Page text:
A summary report of the main drivers for automating claims processes, and the perception of the business case for doing so.
In Spring 2022, The Insurance Network and Endava conducted a claims practitioner survey to establish what progress the UK insurance sector is making in automating claims, what the main drivers are for automating claims processes, how the business case is perceived (and articulated), and what practitioners see as the key challenges in applying automation in claims. These questions, and the results of the survey, were discussed at a virtual roundtable on May 25th that sought to explore those drivers and challenges and share some learnings around strategies for successful implementation. This report summarises the survey findings and discussions at the virtual roundtable, which was held under The Chatham House Rule.
What are the key drivers for automating all or part of the claims journey?
The survey asked what the key drivers for claims automation are. It is clear that the focus for automation projects has shifted away from cost reduction or efficiencies towards improving customer experience and the claims journey. The two highest ranking answers were “a reduction in touch-points / friction in the customer journey” (with more than a 3rd of respondents placing this top of the list of key drivers) and “higher customer satisfaction” (just under a third), with “increased employee productivity” and “lower loss adjustment expense (LAE)” ranking bottom.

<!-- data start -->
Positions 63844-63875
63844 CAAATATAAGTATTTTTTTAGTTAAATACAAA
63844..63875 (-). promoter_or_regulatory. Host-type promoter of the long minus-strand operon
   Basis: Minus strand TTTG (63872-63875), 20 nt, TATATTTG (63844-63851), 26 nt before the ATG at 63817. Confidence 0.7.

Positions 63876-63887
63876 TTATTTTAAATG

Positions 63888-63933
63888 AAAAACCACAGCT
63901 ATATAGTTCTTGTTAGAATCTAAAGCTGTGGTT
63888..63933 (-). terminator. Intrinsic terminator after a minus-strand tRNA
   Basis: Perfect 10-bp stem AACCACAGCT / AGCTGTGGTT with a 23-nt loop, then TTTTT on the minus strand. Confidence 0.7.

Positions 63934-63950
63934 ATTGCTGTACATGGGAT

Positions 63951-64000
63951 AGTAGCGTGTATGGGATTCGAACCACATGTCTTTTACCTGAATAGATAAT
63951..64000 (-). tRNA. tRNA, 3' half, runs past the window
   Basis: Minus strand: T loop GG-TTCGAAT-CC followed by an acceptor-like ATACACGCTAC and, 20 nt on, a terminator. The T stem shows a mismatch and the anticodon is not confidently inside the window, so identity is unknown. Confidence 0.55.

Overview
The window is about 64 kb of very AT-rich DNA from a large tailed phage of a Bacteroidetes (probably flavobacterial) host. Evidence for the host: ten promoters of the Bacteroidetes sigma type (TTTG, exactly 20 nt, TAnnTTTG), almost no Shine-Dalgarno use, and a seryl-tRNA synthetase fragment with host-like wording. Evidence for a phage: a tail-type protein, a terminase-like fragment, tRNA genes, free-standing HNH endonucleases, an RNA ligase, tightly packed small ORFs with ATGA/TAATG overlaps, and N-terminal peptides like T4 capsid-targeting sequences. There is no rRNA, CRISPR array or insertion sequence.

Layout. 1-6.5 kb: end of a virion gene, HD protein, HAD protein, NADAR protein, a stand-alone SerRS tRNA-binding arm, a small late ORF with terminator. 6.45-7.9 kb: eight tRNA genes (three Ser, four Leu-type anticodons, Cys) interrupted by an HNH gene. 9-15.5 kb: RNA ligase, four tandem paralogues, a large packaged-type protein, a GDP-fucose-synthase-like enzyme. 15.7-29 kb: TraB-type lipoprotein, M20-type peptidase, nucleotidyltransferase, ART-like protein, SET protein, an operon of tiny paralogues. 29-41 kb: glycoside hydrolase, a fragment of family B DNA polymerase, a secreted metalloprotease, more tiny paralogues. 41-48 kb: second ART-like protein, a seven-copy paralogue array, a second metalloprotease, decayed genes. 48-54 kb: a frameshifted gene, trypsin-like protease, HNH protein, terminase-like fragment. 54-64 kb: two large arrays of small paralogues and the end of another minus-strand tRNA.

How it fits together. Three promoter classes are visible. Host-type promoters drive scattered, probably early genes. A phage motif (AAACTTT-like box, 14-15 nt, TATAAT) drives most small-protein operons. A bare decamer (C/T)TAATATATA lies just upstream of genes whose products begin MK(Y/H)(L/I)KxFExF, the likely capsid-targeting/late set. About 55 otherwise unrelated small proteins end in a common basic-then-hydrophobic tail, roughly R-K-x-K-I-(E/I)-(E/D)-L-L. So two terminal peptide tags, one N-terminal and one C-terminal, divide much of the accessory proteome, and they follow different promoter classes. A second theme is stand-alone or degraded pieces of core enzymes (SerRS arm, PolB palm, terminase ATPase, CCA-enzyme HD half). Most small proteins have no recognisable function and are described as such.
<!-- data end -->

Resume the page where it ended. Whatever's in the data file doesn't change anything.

Drivers for automating the claims journey
This was generally not the case pre-pandemic when most participants in the virtual roundtable agreed efficiency was the main metric. This echoed comments made by survey respondents:
"Customer service and making processes more streamlined is a significant driver for improved digital journeys
We see digital as the opportunity to simplify the claim experience, removing complexity and effort for customers, leading to increased satisfaction
with the process, the outcome and the time to settle. Similarly, staff experience can also be improved."
However, respondents were keen to stress that the two are not mutually exclusive, and in fact have become more intrinsically linked as digitisation and automation play a bigger role in claims:
"A reduction in touch points should lead to faster processing with fewer errors, meaning reduced expense and shorter lifecycles.
Automating the claims process leads to less ambiguity as information is interpreted more consistently. We do see a cost saving on opex but this is not the biggest driver. Creating fantastic friction-less claims self-service journeys is my priority which will naturally have ...
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